11 BRASSEUR ET AL.: RECOVERY OF DUTCH GRAY SEALS 11 Figure 4. Prior (gray lines) and posterior (histograms, black lines) of the demographic parameters for the model fitted to pup data only. Red lines indicate the fixed fraction for haulout and females. (Fig. 6). The parameter a summer is estimated to be (Table 2), which suggests that in the summer of 2013 at least 195 UK visitors were present in the Dutch Wadden Sea. Discussion Gray seal population dispersion and growth in the Wadden Sea It is evident that the number of gray seals in the Wadden Sea has grown exponentially between 1985 and Starting in the 1980 s with a few vagrant seals, the counts during the pupping season of 2013 yielded 412 pups, and our model estimates 488 to be born in total. This would represent a breeding population of 3,088 animals. The first gray seals formed a small haul-out colony in the area between the islands of Vlieland and Terschelling (Reijnders et al. 1995). As the population grew, gray seals gradually expanded their range to haul-out sites throughout the entire Dutch Wadden Sea, though by far the largest groups are still observed where the first colony formed. Smaller, but growing colonies, are also seen to the east along the German Wadden Sea coasts (Czeck and Paul 2008, Abt and Engler 2009), south in the Dutch Delta (Strucker et al. 2010), and even further south in northern France (Dupuis 2011). The average growth rate in pup numbers observed in the Dutch Wadden Sea was estimated at 19% (CL 15% 23%) which is much higher than observed elsewhere or can be explained assuming natural growth in a closed population. For example,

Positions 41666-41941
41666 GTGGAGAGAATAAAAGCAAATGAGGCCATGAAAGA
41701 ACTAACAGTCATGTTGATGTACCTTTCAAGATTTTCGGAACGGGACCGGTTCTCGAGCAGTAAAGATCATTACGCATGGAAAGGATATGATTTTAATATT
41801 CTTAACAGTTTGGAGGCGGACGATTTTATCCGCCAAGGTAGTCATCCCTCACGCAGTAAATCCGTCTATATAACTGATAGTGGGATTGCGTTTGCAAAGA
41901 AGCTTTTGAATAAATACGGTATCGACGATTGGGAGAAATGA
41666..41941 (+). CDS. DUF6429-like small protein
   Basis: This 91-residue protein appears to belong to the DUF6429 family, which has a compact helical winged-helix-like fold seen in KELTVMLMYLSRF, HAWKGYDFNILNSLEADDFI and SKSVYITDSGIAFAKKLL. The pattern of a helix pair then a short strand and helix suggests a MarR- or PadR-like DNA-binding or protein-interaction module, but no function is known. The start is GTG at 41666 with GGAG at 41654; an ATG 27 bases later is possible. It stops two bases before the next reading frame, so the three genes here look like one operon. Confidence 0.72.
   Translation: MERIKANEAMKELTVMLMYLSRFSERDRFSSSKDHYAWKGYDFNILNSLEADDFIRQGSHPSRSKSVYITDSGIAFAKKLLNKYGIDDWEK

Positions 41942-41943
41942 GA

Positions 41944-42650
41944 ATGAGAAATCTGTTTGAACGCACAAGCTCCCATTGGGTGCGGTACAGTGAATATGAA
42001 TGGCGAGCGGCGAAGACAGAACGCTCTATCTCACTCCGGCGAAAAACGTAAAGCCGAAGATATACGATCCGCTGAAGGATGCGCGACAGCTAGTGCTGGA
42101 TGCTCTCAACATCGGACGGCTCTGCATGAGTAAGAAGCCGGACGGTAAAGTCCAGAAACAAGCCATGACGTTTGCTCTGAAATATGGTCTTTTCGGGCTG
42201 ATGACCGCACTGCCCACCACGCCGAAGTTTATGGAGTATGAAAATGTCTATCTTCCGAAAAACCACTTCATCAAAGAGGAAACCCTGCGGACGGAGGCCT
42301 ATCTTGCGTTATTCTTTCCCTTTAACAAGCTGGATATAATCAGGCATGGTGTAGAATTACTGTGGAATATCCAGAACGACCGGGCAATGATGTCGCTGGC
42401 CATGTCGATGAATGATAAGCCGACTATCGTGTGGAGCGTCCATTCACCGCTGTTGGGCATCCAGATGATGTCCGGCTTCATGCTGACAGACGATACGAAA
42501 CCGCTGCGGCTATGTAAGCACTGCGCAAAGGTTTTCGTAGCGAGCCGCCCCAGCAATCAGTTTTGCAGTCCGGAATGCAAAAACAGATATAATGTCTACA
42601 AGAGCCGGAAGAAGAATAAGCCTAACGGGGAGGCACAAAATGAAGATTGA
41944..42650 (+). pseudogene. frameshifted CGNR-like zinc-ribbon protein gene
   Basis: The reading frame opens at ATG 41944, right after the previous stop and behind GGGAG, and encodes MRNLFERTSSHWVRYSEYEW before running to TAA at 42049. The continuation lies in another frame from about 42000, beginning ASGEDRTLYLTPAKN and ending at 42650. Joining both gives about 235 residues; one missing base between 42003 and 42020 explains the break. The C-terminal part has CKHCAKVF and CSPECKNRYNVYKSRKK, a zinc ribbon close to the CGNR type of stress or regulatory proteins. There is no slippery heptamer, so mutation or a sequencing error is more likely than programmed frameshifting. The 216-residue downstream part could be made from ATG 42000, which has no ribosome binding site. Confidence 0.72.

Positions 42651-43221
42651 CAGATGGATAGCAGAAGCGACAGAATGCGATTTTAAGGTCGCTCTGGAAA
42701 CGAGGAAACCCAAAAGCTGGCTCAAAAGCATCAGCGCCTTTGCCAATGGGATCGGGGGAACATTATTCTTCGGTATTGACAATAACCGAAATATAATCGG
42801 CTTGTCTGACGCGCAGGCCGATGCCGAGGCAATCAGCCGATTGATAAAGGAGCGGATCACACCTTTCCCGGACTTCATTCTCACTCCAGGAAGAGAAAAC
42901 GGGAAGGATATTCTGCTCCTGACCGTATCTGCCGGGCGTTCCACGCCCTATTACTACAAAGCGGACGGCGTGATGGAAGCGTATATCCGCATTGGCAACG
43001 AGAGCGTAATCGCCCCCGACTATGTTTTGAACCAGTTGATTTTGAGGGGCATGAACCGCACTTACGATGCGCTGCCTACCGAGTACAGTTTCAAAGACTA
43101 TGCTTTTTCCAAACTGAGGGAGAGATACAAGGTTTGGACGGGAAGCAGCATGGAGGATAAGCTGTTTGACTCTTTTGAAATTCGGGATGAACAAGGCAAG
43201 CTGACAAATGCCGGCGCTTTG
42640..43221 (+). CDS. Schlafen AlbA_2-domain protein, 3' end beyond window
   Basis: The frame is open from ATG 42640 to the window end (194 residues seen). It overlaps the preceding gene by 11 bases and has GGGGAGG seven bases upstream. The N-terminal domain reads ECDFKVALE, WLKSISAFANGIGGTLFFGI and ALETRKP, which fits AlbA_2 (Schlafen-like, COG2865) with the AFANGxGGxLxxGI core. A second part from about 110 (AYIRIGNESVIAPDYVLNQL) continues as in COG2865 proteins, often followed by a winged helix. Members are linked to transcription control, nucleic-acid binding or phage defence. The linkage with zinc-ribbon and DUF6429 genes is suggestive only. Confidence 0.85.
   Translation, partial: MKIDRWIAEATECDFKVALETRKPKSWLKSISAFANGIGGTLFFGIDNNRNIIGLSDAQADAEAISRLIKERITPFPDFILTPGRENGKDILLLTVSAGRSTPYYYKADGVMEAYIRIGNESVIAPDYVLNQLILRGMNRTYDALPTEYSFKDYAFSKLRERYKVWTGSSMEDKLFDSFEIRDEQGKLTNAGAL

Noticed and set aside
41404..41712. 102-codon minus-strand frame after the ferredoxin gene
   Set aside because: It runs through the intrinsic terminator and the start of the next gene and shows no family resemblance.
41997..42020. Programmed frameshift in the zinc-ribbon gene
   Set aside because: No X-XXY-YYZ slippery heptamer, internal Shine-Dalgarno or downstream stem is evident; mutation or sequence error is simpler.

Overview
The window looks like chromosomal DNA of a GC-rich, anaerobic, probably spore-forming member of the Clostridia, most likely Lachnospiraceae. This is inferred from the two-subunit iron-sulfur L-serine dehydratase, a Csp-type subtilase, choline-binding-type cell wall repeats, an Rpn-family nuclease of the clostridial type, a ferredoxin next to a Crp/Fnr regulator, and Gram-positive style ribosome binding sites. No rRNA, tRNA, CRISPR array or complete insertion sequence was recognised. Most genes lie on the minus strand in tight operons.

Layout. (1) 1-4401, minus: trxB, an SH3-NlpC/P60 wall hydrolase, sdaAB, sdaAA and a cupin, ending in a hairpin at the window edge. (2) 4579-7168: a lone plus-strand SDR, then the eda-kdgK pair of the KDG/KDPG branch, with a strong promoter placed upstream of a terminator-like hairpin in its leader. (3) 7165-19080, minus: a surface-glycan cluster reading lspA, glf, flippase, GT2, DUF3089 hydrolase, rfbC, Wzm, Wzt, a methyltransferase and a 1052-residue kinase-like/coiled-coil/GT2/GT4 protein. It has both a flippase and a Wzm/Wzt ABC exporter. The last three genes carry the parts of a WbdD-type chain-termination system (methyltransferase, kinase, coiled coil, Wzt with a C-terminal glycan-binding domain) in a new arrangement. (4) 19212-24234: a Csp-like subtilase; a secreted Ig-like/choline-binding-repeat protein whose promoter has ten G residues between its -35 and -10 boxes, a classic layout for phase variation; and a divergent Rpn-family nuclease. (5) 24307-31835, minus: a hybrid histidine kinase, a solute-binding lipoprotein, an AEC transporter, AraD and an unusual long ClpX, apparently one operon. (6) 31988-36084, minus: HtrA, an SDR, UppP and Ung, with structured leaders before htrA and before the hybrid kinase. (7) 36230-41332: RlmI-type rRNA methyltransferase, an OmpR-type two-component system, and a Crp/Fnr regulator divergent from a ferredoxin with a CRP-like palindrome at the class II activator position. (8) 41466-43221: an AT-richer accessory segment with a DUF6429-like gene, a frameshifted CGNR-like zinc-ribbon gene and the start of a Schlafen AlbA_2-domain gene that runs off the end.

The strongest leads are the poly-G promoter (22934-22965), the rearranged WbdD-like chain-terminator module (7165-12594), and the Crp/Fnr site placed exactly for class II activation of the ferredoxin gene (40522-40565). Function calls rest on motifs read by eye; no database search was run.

12 12 MARINE MAMMAL SCIENCE, VOL. **, NO. **, 2014 Table 2. Posteriors. Parameter Name Mean SD 2.50% Median 97.50% / adult Adult survival / pup Pup survival f 6+ Fecundity m Summer haul out fraction F Female-Male ratio l duration Pup duration l birth Mean birth date b 1 Variability in pup duration b 2 Annual shift birth date N 6+, t=0 Initial number of adults a pup Relative import pup a summer Relative import summer a molt Relative import molt E Adult survival adult Pearson cor = Pup survival pup Pearson cor = Pup survival pup Pearson cor = Relative import pup Relative import pup Adult survival adult Figure 5. Correlations of the MCMC samples between adult survival, and the relative import of young animals from the UK (left), pup survival, and the relative import of young animals from the UK (middle) and between pup survival and adult survival (right). during 25 yr the observed annual rate of increase in pup production on Sable Island in Canada averaged 12.8% (Bowen et al. 2003). For a shorter period (i.e., 5 yr) similar growth was seen in the colony of Donna Nook in the UK (Duck and Thompson 2007). The growth rates in this paper also contrast with the statement derived from other demographic analyses, which show that maximum annual rates of increase in